From an organisational point of view, the harmonising process structures within the company form the basis for a successful configuration project. Often, however, an excessive amount of special orders are processed using the product configurator. When there is no clear differentiation between the processes for standard orders and for special orders, the potential benefits of a configurator cannot be fully utilised.

The product structure should be take the form of a configurable modular system. In this way, product variants can be generated using a flexible combination of modules. Without a configurable product structure and a clearly defined configuration space, the potential benefits cannot be fully exploited. Even after successful implementation, the configuration space should be constantly monitored and regularly adjusted.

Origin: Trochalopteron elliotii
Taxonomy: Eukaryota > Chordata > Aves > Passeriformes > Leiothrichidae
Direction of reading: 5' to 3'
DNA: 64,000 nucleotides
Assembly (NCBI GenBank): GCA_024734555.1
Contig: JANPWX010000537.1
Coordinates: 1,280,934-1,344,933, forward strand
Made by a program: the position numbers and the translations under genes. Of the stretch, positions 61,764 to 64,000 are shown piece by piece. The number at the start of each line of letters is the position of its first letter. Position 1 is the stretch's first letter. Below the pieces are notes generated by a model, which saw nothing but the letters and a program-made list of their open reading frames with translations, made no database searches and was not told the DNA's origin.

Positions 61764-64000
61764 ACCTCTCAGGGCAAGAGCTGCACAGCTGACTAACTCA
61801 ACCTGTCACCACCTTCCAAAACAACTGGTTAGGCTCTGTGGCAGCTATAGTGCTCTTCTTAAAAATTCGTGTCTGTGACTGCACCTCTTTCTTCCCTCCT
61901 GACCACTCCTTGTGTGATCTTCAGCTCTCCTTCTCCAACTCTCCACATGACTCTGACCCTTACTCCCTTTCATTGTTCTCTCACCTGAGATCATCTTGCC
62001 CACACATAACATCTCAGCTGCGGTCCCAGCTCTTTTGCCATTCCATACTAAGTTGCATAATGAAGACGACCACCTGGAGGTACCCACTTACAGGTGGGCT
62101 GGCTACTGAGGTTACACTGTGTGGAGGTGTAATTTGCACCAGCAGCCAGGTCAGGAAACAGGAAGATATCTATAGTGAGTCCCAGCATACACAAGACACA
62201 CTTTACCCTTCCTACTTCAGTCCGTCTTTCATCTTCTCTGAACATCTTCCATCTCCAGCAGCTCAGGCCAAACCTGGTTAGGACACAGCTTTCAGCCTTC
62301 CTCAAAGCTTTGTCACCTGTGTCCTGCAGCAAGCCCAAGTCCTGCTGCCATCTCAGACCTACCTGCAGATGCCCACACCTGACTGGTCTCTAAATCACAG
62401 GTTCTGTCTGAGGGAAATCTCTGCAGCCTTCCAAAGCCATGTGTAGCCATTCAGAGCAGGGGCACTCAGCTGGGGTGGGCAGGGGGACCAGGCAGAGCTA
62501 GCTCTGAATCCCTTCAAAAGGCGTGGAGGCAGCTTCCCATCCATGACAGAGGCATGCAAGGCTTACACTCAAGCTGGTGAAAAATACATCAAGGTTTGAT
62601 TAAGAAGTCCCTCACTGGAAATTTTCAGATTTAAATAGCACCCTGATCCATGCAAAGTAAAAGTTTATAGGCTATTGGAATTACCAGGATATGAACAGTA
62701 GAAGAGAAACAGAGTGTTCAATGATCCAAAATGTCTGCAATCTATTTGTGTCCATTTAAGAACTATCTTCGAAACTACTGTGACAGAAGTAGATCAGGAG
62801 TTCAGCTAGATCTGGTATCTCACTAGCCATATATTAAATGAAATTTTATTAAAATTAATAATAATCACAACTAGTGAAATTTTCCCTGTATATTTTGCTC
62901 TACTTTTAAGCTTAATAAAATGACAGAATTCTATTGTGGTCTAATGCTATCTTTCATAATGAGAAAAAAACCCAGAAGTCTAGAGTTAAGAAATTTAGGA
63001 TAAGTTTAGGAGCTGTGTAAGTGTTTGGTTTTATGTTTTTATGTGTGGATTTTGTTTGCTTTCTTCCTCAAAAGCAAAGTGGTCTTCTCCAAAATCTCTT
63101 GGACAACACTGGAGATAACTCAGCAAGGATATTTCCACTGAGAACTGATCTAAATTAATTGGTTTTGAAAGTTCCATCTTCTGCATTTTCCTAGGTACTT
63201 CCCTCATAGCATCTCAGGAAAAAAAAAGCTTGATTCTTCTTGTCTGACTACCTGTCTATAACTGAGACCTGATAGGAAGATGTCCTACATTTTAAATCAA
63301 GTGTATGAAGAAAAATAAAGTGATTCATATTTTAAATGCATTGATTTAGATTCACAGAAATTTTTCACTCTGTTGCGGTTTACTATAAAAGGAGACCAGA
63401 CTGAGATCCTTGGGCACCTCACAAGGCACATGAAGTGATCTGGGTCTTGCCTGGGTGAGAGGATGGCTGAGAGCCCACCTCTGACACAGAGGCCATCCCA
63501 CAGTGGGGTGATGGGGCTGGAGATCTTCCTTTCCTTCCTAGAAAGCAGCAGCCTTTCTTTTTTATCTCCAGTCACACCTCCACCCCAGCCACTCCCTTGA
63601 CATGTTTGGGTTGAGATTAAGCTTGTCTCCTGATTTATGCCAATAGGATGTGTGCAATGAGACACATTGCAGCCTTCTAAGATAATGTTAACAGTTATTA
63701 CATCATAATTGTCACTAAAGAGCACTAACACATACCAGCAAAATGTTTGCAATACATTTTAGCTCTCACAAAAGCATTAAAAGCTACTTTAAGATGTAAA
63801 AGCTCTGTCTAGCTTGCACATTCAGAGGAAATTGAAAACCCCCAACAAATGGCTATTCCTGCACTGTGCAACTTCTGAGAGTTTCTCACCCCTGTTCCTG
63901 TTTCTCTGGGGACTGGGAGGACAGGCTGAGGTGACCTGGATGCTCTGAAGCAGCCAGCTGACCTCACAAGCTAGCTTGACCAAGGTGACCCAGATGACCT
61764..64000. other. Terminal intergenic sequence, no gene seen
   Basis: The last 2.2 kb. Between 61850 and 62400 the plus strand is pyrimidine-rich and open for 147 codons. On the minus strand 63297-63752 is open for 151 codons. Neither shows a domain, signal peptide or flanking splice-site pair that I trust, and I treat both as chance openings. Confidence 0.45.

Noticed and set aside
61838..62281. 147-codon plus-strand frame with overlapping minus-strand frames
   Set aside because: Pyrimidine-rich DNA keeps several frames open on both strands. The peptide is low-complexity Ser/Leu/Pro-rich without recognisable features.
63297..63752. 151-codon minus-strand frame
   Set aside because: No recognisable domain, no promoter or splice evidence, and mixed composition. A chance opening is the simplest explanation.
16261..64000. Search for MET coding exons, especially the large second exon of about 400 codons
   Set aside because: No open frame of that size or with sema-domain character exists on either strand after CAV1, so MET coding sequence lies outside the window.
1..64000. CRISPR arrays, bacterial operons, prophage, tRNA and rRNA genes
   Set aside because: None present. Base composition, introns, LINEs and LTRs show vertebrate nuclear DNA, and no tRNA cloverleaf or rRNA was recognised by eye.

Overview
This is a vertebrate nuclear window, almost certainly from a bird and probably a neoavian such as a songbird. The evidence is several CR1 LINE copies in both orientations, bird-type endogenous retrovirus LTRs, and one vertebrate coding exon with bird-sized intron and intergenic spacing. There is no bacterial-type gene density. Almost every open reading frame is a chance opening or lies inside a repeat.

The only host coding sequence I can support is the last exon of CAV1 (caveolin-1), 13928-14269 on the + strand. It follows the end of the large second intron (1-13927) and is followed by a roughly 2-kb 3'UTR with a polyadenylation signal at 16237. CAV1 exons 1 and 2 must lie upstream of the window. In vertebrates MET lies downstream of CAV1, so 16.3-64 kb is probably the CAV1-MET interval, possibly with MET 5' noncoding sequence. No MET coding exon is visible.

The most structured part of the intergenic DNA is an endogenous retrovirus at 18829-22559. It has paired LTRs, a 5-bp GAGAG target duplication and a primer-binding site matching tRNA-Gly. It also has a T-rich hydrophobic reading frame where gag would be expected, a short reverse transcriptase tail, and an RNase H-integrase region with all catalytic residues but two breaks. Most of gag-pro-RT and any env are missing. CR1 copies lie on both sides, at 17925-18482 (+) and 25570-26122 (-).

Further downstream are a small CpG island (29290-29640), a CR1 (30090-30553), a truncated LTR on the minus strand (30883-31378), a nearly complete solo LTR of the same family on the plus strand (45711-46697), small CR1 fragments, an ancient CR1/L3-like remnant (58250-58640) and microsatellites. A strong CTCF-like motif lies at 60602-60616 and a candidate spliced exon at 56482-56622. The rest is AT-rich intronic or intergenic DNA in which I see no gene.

The failure of a configuration project can be prevented

All these aspects need to be adequately addressed in the course of the configuration project. Otherwise the potential benefits of the product configurator cannot be fully and sustainably implemented. In order to avoid the risk of failure of a configuration project, the product configurator should be implemented in a systematic, structured way. 

The four-step system for a successful project

A systematic approach to the implementation of a product configurator involves four steps:

  • Assessment of objectives and potentials
  • Adaptation of product, process and IT structures
  • Planning of configuration spaces and data structures
  • Continuous control of configuration space. 

This approach addresses – on a strategic and operative level – not only the initiation stage of the configuration project but also the implementation and initial use of the product configurator.

Step 1: Systematic planning of objectives and potential